Article Contributed by
Sherman Chamber of Commerce
Increased acts of nuisance, vandalism, and defacement of public facilities and village park equipment in the Village of Sherman have created a disturbed citizenship. Some damage is recent, much of it in the past. The residents of Sherman are upset, frustrated, and aggravated about the extent of the damages. To contend with unseen, and sometimes seen, vandals the Sherman Chamber of Commerce will hold a public meeting to initiate a Neighborhood Watch Program.
The meeting will be held Thursday, October 13th at the Stanley Hose Volunteer Fire Department assembly hall.
“We need as many people from the village as possible to show up for this important meeting to be informed about the program and learn how they can participate,” Vicki Rater, Sherman Chamber spokeswoman said.
The National Neighborhood Watch began in 1972 with special funding partially provided by the National Sheriff’s Association (NSA) through a grant from the Bureau of Justice Assistance, Office of Justice Programs, and the U.S. Department of Justice. Regrettably, funding from some of these grants has ended, so private volunteer citizenship has taken over. The NSA knows how vital a program this is and doesn’t want to lose momentum or resources, such as community involvement with the future of the program.
The success of the program has established many Neighborhood Watch training and awareness gatherings like the one in Sherman October 13th. Many communities display street signs, window decals, community block parties and service projects. Residents of Sherman hope the entire village will fully participate in this start-up program.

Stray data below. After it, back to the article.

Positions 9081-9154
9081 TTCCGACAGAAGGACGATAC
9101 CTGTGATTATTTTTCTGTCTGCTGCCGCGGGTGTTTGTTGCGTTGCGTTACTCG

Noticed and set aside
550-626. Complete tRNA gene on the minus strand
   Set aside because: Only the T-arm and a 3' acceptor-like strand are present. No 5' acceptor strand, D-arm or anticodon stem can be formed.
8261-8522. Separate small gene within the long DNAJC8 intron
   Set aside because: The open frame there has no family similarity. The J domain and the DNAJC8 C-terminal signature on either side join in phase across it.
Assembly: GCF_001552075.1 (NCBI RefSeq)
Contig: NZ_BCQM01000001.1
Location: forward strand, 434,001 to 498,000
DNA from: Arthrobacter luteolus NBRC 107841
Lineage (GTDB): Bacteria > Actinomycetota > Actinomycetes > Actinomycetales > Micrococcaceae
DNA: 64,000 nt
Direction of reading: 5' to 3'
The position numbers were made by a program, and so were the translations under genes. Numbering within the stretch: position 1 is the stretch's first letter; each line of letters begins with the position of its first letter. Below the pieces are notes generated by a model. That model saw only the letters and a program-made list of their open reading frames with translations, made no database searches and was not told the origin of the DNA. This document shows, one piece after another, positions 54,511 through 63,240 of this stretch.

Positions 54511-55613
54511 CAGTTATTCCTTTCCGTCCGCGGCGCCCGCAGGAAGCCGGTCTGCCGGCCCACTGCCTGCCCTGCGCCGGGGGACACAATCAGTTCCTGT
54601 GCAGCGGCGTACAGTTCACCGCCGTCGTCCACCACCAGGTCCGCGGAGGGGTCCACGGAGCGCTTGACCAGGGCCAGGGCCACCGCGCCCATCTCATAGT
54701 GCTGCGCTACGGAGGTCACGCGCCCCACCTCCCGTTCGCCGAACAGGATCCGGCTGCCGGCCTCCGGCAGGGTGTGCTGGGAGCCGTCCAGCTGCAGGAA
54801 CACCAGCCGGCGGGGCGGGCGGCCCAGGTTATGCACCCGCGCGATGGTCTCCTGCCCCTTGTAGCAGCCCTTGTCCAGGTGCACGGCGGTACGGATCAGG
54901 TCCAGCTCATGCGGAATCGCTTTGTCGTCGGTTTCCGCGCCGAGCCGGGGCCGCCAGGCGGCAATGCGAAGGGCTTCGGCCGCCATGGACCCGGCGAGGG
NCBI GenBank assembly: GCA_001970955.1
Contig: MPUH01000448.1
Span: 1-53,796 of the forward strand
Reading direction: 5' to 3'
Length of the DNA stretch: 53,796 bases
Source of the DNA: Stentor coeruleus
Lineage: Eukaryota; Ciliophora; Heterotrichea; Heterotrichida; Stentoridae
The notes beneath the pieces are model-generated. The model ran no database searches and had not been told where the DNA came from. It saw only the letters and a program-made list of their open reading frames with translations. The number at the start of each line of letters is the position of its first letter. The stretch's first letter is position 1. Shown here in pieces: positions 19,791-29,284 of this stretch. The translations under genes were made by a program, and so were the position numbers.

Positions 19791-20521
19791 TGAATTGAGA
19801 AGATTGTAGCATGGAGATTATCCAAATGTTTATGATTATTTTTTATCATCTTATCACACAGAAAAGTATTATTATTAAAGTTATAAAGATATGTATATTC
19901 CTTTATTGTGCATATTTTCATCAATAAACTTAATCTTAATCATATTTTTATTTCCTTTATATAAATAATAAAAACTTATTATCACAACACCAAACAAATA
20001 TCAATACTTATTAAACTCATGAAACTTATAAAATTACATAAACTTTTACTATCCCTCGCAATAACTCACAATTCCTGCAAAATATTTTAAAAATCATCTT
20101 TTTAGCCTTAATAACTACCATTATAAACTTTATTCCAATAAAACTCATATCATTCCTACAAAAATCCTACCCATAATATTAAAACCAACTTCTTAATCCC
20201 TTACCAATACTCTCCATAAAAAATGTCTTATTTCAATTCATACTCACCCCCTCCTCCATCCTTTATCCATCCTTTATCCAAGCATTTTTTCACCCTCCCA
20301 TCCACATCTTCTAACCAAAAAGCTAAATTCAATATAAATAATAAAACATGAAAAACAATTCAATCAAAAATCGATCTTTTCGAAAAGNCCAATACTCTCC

Chautauqua County Under-Sheriff, Chuck Holder, will make a presentation and introduce the meeting participants to suggestions from the National Neighborhood Watch Program:
- Work with the police or sheriff’s office. These agencies are critical to a Watch group’s credibility and are the source of necessary information and training.
- Link up with your victims’ services office to get your members trained in helping victims of crime.
- Hold regular meetings to help residents get to know each other and to decide upon program strategies and activities.
- Consider linking with an existing organization, such as a citizens’ association, community development office, tenants’ association, or housing authority. They may be able to provide an existing infrastructure you can use.
- Canvass door-to-door to recruit members.
- Ask people who seldom leave their homes to be “window watchers,” looking out for children and reporting any unusual activities in the neighborhood.
- Translate crime and drug prevention materials into Spanish or other languages needed by non-English speakers in your community. If necessary, have a translator at meetings.
- Sponsor a crime and drug prevention fair at a church hall, temple, shopping mall, or community center.
- Gather the facts about crime in your neighborhood. Check police reports, conduct victimization surveys, and learn residents’ perceptions about crimes. Often, residents’ opinions are not supported by facts, and accurate information can reduce the fear of crime.
- Physical conditions like abandoned cars or overgrown vacant lots contribute to crime. Sponsor cleanups, encourage residents to beautify the area, and ask them to turn on outdoor lights at night.
- Work with small businesses to repair rundown storefronts, clean up littered streets, and create jobs for young people.
- Start a block parent program to help children cope with emergencies while walking to and from school or playing in the area.
- Emphasize that Watch groups are not vigilantes and should not assume the role of the police. Their duty is to ask neighbors to be alert, observant, and caring—and to report suspicious activity or crimes immediately to the police.
“The National Watch Program empowers citizens to become active in community safety efforts through their participation,” Debra Sanders, President of the Sherman Chamber of Commerce says.